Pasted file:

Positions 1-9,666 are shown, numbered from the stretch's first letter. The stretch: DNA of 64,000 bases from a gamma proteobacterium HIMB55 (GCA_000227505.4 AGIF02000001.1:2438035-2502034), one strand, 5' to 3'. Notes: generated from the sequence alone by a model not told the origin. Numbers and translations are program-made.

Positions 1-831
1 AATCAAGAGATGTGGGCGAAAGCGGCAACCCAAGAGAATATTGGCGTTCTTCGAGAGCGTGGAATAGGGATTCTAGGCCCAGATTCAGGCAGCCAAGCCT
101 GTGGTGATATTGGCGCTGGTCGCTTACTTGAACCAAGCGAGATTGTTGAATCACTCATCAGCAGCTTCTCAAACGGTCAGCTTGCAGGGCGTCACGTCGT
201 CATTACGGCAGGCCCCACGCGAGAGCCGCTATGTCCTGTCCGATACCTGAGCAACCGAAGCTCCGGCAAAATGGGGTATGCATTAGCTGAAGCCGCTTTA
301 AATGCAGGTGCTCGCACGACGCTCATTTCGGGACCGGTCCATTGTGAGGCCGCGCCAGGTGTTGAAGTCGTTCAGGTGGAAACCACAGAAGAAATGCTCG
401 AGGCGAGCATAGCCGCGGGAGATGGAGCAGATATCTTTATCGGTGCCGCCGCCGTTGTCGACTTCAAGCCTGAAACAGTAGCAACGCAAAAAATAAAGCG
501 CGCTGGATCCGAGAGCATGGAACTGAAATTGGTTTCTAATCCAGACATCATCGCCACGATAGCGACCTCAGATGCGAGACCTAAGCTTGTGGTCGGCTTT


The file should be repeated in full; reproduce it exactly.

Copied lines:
Positions 1-9,666 are shown, numbered from the stretch's first letter. The stretch: DNA of 64,000 bases from a gamma proteobacterium HIMB55 (GCA_000227505.4 AGIF02000001.1:2438035-2502034), one strand, 5' to 3'. Notes: generated from the sequence alone by a model not told the origin. Numbers and translations are program-made.

Positions 1-831
1 AATCAAGAGATGTGGGCGAAAGCGGCAACCCAAGAGAATATTGGCGTTCTTCGAGAGCGTGGAATAGGGATTCTAGGCCCAGATTCAGGCAGCCAAGCCT
101 GTGGTGATATTGGCGCTGGTCGCTTACTTGAACCAAGCGAGATTGTTGAATCACTCATCAGCAGCTTCTCAAACGGTCAGCTTGCAGGGCGTCACGTCGT
201 CATTACGGCAGGCCCCACGCGAGAGCCGCTATGTCCTGTCCGATACCTGAGCAACCGAAGCTCCGGCAAAATGGGGTATGCATTAGCTGAAGCCGCTTTA
301 AATGCAGGTGCTCGCACGACGCTCATTTCGGGACCGGTCCATTGTGAGGCCGCGCCAGGTGTTGAAGTCGTTCAGGTGGAAACCACAGAAGAAATGCTCG
401 AGGCGAGCATAGCCGCGGGAGATGGAGCAGATATCTTTATCGGTGCCGCCGCCGTTGTCGACTTCAAGCCTGAAACAGTAGCAACGCAAAAAATAAAGCG
501 CGCTGGATCCGAGAGCATGGAACTGAAATTGGTTTCTAATCCAGACATCATCGCCACGATAGCGACCTCAGATGCGAGACCTAAGCTTGTGGTCGGCTTT